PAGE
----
**This week Willow Magic met the fabulous creative Rachael Oku, Founder of Creative-Idle blog and Associate Editor of Six Magazine

Name: Rachael Oku
Profession: Blogger/Founder of Creative-Idle, Associate Editor of SIX Magazine and Sub-Editor.
Location: London
Passion: The worlds of fashion and modern art
I work in fashion because… I get to meet and work with a wide array of brilliantly creative people and rarely are two days ever the same. It’s thrilling to call something I will always do as a hobby my job. That said, I have always had a love/ hate relationship with fashion: sometimes I feel it is too frivolous a pursuit, but most days I cannot contain my excitement for the latest collections…
What makes my work interesting… is the variety. As the founder of a blog and website I call the shots and have creative freedom, enabling me to write about and embark on projects that truly interest me. Working for SIX Magazine is a dream as I am constantly challenged to find new S&E designers to feature, and hopefully I’m helping to propel S&E fashion further into the mainstream consciousness.

I get my fashion inspiration from … novels such as The Great Gatsby and Vile Bodies and old 40s and 50s films. Favorites are classics such as All About Eve, Gilda, and How to Marry A Millionaire. TV show Mad Men sums up the style of most of my vintage fashion choices, and I am, like most women, guilty of being inspired by fashion magazines. The Glamour Of The Gods; Hollywood Portraits exhibition currently showing at The National Portrait Gallery sums up the aesthetic I strive to achieve.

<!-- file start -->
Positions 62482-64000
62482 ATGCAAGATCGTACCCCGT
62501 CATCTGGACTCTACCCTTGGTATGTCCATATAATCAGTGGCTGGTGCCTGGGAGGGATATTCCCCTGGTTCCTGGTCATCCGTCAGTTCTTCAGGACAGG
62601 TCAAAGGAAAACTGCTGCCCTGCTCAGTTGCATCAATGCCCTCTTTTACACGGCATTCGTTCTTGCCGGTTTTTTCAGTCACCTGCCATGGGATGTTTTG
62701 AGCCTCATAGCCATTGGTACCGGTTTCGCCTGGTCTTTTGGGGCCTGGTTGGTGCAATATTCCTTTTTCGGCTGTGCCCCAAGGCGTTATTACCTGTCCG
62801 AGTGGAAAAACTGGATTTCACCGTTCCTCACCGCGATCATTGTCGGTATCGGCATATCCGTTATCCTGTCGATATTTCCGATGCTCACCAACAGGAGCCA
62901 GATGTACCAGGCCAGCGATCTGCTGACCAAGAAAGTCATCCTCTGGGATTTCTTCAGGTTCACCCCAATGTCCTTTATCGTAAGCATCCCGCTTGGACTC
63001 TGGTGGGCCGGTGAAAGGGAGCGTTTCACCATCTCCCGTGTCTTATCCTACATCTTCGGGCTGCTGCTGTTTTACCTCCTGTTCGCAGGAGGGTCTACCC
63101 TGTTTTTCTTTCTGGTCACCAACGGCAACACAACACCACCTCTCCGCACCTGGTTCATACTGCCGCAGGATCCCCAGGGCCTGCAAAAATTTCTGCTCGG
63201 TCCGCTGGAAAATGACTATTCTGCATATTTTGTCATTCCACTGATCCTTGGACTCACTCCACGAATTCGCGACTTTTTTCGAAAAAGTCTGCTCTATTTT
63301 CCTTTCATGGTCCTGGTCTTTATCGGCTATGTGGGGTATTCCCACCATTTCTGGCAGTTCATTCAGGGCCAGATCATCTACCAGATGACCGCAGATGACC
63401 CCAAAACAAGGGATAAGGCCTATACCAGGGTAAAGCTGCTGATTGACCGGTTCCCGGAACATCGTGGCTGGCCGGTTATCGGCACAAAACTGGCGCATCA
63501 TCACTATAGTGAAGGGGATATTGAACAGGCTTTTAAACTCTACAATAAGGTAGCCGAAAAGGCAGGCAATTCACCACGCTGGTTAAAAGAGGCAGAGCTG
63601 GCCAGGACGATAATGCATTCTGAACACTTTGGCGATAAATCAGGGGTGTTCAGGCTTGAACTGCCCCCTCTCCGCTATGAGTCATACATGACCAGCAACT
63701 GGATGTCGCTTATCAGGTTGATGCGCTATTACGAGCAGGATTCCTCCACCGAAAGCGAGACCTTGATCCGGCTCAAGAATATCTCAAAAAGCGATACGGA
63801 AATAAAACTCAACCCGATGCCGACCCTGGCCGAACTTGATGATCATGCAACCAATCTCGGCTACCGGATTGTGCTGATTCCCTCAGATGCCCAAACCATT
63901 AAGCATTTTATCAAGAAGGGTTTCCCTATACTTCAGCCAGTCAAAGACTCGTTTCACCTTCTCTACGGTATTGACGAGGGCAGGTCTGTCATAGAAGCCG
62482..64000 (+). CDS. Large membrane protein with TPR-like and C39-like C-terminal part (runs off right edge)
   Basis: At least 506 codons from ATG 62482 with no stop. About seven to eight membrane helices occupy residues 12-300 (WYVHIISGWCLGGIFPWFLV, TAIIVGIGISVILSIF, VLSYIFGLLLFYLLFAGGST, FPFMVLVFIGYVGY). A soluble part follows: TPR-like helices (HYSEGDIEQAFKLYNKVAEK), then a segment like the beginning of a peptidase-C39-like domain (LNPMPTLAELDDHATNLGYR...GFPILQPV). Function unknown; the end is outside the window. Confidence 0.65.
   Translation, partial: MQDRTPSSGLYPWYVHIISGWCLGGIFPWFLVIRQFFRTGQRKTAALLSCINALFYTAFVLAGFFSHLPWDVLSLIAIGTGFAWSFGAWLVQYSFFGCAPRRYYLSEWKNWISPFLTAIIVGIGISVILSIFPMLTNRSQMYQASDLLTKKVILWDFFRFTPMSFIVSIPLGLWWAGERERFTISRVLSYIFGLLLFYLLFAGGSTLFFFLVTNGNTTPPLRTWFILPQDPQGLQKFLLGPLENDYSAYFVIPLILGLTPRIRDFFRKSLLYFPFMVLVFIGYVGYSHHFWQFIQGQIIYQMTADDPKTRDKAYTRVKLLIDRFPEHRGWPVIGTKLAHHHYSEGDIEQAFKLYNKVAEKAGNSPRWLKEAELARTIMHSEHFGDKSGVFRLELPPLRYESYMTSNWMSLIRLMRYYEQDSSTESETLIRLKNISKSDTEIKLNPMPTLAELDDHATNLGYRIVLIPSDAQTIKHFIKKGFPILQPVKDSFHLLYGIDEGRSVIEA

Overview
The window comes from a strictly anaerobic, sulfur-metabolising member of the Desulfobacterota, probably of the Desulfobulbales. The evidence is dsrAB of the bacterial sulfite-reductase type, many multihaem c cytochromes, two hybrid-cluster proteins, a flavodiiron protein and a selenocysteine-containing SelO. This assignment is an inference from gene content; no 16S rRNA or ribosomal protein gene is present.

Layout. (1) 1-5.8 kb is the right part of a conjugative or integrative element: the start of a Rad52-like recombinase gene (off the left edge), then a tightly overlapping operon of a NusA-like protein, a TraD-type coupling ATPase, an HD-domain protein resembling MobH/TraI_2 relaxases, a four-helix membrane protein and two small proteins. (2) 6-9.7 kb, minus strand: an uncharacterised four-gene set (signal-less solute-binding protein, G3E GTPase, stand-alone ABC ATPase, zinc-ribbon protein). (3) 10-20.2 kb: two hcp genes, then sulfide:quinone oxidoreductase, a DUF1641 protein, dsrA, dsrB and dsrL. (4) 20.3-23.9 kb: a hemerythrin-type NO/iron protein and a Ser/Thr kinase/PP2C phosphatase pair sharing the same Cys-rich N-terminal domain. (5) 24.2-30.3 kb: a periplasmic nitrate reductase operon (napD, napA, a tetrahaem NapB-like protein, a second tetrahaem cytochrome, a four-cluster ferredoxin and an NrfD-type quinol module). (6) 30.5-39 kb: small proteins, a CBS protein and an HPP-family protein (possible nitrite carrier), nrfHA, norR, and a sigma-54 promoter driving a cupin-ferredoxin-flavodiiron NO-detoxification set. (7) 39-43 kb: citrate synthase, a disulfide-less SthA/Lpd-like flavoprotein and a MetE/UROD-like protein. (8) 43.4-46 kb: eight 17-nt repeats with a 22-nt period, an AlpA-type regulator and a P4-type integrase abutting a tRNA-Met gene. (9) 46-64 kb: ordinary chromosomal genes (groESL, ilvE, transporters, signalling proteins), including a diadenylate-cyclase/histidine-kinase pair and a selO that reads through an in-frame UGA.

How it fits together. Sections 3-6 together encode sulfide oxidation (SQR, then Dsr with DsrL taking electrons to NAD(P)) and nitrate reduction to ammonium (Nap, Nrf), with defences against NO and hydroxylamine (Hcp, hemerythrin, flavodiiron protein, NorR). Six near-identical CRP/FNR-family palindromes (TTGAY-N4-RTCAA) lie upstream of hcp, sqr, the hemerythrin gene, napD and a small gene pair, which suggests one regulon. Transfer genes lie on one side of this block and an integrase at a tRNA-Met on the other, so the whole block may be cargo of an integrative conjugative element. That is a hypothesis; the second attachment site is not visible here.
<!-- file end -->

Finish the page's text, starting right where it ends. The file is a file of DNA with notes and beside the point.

My Style in a sentence is… ever changing, although I must admit it is largely dependent on my mood and the weather when I wake up. At the moment I’m loving smart masculine accessories and the ensuing intrigue of men on the tube!

My luxury must-have item is… can I say my Paul Smith glasses? Necessary and stylish in equal measure.
What’s your best Style advice… simply to be yourself. When I was younger I bought into fads as I wanted to look like my peers, but in recent years I’ve realized that there is nothing better than looking like yourself – unique. My top tip would be; dress to show off your personality!
Wardrobe must haves:
A good pair of brogues
A staple pair of tried and tested jeans that match everything
Black suit / tux jacket
Structured handbag (preferably vintage, very Betty Draper/ Margaret Thatcher)
Cases full of vintage statement accessories
Beautiful printed fabrics
Most treasured item in your wardrobe and why… This would have to be my new embossed leather briefcase that I got earlier this month from Camden Stables Market. I’m a sucker for all things vintage (this is from the 40s or 50s), and goes perfectly with the preppy/ masculine look I’m rocking at the moment. Alternatively I still love my vintage navy Dior handbag that I’ve had for about a decade.
What is your favorite piece on the Wardrobe Mistress site right now… a very tough choice, but I’d have to say the khaki coloured Dolce + Gabbana party dress – it’s gorgeous and a bargain too!**

Visit the Wardrobe Mistress website to read the article in full.

Wednesday, 17 August 2011

Monday, 15 August 2011

Sunday, 14 August 2011

Kipling and Silver Spoon Attire at Selfridges II

If you haven't had your bag customised yet, you've got one last chance during LFW: 17th September, John Lewis, Stratford, London.

Wednesday, 10 August 2011

Art-iculate: The Jameel Prize 2011

Last month I was invited down to the V+A to look around the press preview of the ten Jameel Prize 2011 nominees. A competition held bi-annually to identify the best in contemporary Islamic art and crafts, there is an inspiring prize of £25,000 which will be claimed by the winner on 12th September.